Is the greeting used by Midnight,the Bushman, who is the title character of this story. I've been waiting to read this novel as I knew it was going to be an enormous treat and I wasn't disappointed, Richard Zimler is that rare combination of a great storyteller who can write in a literary, yet, accessible style, which is emotional without being overly sentimental. John Zarco Stewart, the main protagonist, is an engaging and complex character, whose relationships with his family and friends, Daniel, Violeta and especially Midnight, the African John's father rescues from slavery, dominate his life and the story. I've been on an emotional journey with John as he crossed continents and comes to term with his own humanity and that of those whose surround him.

Zimler's prose and magical mixing of history and fiction is superb, but at the heart of the novel are his characters. Midnight, who, after a long journey, drinks so much that his belly swells to near bursting. John, whose family is destroyed by an act of betrayal

Superb and never mawkish, this novel travels from nineteenth century Porto, to London and then to the US and, the southern US sections of this novel portray the evils of slavery. But the ultimate message of this novel is that redemption that comes through love and the power of freedom.

Saturday, 6 September 2008

Did you see this?

From the BBC News Website - Music tastes link to personality .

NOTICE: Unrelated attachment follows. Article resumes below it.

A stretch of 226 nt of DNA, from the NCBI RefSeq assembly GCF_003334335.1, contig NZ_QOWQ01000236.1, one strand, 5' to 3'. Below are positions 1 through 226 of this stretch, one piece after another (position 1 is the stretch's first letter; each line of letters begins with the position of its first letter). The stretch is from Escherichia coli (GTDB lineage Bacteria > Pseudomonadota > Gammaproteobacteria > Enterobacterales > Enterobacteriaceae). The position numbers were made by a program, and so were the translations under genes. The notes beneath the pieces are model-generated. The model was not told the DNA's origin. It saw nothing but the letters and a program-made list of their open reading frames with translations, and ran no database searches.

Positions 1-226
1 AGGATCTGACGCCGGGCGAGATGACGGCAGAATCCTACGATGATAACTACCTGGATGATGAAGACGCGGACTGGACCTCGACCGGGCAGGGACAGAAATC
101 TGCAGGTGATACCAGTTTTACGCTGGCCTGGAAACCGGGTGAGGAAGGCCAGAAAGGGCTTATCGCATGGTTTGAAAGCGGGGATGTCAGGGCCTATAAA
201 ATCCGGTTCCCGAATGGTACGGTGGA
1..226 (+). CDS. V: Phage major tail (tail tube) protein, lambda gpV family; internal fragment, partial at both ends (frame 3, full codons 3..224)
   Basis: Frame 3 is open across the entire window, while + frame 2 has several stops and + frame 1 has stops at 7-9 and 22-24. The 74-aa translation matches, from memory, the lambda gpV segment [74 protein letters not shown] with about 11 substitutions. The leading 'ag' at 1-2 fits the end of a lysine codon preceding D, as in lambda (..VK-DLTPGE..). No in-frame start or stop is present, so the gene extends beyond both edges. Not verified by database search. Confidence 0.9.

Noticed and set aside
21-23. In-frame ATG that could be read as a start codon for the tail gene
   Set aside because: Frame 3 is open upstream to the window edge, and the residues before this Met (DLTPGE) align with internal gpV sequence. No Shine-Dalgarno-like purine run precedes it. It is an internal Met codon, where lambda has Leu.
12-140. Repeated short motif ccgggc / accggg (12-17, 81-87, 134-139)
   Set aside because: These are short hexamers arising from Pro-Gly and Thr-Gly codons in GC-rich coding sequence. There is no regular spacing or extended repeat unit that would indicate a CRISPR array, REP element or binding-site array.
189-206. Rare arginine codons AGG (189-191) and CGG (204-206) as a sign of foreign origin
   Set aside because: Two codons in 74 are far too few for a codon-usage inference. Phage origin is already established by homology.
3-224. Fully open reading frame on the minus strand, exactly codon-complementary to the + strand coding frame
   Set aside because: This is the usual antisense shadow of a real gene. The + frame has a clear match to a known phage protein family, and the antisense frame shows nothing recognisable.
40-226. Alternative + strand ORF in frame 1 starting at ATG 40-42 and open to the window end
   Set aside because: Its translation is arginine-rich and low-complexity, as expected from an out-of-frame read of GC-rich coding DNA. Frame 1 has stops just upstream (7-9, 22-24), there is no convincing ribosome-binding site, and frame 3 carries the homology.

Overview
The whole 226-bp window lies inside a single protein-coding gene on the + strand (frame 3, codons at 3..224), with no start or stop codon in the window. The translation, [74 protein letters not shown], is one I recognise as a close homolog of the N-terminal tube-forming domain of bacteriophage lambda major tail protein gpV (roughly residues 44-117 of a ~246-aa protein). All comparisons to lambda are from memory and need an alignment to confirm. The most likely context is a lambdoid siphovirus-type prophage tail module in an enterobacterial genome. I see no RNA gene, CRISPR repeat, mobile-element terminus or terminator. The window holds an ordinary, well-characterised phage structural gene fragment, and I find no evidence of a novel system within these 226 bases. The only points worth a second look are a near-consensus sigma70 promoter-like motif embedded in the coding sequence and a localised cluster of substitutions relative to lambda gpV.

I live underneath a couple of country and western fans (who also like Daniel O'Donnell, I must have been really evil in a previous life) and the sound of their favourite, 'I killed my dog and my wife left me' album is currently assaulting my eardrums from above - and 'hardworking and outgoing' are the last two words I would ever use in connection with their names.

Wednesday, 3 September 2008

Underground London

As someone whose spent most of her working life in and around Central London I found this a fascinating account of the various bits of subterranean London, with various historical asides. Smith spends a night with the night workers on the tube - I really don't want to be a patrolman working alone at night 'pacing out the deserted tunnels with his lamp and his walkie talkie and his large box-spanner' - and one who may or may not have had a ghostly encounter in a Jubilee line tunnel.

He also meets, the men disinterring remains from St Andrew's crypt - Smith needed to immunised against smallpox and be cleared by a home office pathologist before joining them - its a full crypt dating back to before the Black Death, which is estimated to have killed half the population of fourteenth century England. I love how Smith describes their respectful professionalism, even those the inhabitants have been dead for centuries, 'They've all got descendants.... 'You'd expect it too, if it was your own family.'

Smith describes the subterranean diverted rivers and culverts of London - the Fleet is probably the most famous - the buried tram lines, the dead tube stations, the mothballed Royal Mail underground railway and tries to discover the miles of tunnels that the MoD have, allegedly, sunk under the capital. All in all its amazing that we don't have more landslips in London.